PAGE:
China reported its first case of the Omicron Covid-19 variant in Tianjin on Monday.

The patient is a Polish teenager who arrived in the northern city on December 9, according to Chinese media and the Polish government.

A Polish health ministry spokesman said on Tuesday that a young Polish woman had tested positive for Omicron in China, with the variant identified on Monday.

She was in isolation in hospital and was asymptomatic, the spokesman said.He said one other person on the plane had tested positive for coronavirus, but it was not yet known if this was also an Omicron case.

A pre-departure test taken by the teenager had returned negative. Poland has not yet reported any Omicron cases.


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China has doubled down on its control measures amid the emergence of the Omicron variant. Speaking at the weekend, Wu Liangyou, a disease control official with the National Health Commission, said tests were sensitive enough to pick up Omicron infections and China would maintain its policy to “prevent imported cases and a rebound of domestic cases”.

Liang Wannian, also an official with the NHC, acknowledged in the same briefing that it was extremely difficult for China to have zero Covid-19 cases, but added that China could keep the small outbreaks under control.

“A dynamic zero-tolerance strategy aims not at ‘zero infections’, but seeks to put out the outbreak as soon as possible,” Liang said.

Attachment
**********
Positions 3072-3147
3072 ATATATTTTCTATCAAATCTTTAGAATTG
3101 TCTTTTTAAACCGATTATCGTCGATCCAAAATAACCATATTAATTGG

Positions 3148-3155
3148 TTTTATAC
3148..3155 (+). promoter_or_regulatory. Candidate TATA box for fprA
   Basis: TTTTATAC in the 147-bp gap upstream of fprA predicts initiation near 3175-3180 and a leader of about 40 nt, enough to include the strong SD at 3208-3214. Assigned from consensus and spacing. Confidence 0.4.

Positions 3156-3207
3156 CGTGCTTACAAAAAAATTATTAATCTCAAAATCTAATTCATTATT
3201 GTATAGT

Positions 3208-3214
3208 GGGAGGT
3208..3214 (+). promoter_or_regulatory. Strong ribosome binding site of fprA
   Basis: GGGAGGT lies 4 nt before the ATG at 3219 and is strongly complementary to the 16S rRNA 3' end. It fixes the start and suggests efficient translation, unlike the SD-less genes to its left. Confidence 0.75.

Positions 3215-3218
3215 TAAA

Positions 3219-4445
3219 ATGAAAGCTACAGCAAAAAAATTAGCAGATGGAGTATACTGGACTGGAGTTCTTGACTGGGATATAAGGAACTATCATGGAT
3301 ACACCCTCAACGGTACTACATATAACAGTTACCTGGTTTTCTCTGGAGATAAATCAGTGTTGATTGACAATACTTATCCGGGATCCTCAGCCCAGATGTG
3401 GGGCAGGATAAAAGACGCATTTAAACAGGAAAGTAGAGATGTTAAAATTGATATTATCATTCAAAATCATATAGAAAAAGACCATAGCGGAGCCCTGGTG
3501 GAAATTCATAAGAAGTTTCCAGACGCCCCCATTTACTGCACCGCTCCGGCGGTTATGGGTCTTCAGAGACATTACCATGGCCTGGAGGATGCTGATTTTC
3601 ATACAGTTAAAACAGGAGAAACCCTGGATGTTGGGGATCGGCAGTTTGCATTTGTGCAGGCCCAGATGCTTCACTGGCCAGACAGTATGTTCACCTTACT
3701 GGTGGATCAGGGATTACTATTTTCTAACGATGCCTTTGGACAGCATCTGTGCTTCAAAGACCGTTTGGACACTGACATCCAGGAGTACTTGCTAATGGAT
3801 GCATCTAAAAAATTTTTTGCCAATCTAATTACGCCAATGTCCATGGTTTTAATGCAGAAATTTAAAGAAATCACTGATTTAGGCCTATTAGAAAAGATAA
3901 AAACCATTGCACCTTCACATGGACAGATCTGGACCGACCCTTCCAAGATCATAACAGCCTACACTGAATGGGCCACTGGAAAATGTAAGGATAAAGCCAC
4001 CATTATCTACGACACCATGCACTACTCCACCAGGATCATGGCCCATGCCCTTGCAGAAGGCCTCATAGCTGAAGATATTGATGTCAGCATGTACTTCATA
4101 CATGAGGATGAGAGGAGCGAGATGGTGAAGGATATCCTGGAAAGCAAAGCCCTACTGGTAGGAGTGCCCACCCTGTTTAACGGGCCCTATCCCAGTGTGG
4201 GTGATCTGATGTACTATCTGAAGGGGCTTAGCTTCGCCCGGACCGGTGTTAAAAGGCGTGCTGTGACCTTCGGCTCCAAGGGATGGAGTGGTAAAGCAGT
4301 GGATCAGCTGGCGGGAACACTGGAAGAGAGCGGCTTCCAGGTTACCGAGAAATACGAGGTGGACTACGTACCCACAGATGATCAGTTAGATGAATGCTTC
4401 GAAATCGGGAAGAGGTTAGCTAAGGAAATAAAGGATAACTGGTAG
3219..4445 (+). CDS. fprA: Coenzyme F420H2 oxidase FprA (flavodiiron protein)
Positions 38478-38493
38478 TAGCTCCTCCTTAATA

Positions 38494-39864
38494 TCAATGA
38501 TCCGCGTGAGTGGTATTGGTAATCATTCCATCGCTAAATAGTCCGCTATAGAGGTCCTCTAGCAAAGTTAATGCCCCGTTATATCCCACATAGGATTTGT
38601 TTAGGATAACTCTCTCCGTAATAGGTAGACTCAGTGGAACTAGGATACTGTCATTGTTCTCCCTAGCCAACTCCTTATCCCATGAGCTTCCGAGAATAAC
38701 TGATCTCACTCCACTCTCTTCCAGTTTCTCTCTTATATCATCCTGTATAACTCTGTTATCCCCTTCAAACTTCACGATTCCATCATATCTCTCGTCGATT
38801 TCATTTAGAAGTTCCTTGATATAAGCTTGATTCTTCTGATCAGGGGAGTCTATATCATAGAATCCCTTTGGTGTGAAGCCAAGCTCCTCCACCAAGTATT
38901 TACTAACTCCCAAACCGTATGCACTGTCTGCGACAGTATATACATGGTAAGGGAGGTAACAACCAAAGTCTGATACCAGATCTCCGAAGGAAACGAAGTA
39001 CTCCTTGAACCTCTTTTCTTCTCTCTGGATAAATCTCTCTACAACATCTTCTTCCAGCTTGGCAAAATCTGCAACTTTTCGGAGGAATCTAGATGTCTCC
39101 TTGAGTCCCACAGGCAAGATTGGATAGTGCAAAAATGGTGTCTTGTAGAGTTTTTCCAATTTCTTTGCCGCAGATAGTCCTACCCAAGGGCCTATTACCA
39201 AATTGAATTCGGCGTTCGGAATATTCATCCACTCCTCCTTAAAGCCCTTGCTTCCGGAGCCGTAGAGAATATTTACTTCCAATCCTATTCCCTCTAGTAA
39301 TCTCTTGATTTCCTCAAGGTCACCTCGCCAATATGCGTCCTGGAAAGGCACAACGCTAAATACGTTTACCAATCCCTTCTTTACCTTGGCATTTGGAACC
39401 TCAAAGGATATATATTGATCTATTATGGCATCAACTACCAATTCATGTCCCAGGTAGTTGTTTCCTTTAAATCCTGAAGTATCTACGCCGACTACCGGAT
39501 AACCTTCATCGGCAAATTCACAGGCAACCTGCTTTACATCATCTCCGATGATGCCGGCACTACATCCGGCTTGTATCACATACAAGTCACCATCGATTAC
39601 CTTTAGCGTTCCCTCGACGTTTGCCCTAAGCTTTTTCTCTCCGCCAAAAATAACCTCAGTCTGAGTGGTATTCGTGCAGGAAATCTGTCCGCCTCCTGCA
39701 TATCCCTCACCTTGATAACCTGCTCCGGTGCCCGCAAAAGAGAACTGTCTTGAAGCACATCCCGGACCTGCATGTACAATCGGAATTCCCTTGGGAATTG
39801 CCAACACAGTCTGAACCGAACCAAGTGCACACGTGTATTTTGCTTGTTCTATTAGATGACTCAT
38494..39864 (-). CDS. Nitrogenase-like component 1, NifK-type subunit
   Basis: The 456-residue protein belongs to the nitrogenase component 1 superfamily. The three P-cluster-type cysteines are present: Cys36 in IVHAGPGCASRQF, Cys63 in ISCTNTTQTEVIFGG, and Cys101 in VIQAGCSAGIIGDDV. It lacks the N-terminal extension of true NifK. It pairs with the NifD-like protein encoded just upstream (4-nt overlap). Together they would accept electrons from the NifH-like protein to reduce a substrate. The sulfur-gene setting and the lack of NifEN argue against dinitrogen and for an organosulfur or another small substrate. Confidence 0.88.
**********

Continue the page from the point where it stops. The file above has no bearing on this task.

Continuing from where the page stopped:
Professor Jin Dong-Yan, a molecular virologist with the University of Hong Kong, said it was still possible for China to keep the Omicron variant at bay because it had imposed a 21-day quarantine in most cities, while some even had 28 days of quarantine for international travellers.

But for the Guangzhou case, it was possible the patient was infected during the quarantine period in the designated facility, Jin said.

“It is also possible that the testing reagent is not sensitive enough because he tested negative during the first two weeks of quarantine,” he said, adding that it was less likely the variant had an unusually long incubation period.

Scientists have said the Omicron variant may have a shorter incubation period, though more studies are required.

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European countries are now bracing for an “Omicron tsunami”. British Health Secretary Sajid Javid said the variant now accounted for 44 per cent of infections in London and would be the dominant strain in the capital within 48 hours. New Omicron infections were estimated at 200,000 per day.

British Prime Minister Boris Johnson confirmed that one person had died of Omicron, although he gave no details about the patient’s age or any underlying diseases.

In Norway, health authorities warned that if no countermeasures were taken Omicron could infect up to 300,000 people a day, compared with the previous peak of about 1,000 cases.

The United States has tightened its controls for international travel and now requires all individuals to be fully vaccinated and present a negative Covid 19 test taken within 24 hours of their departure.

Additional reporting by Reuters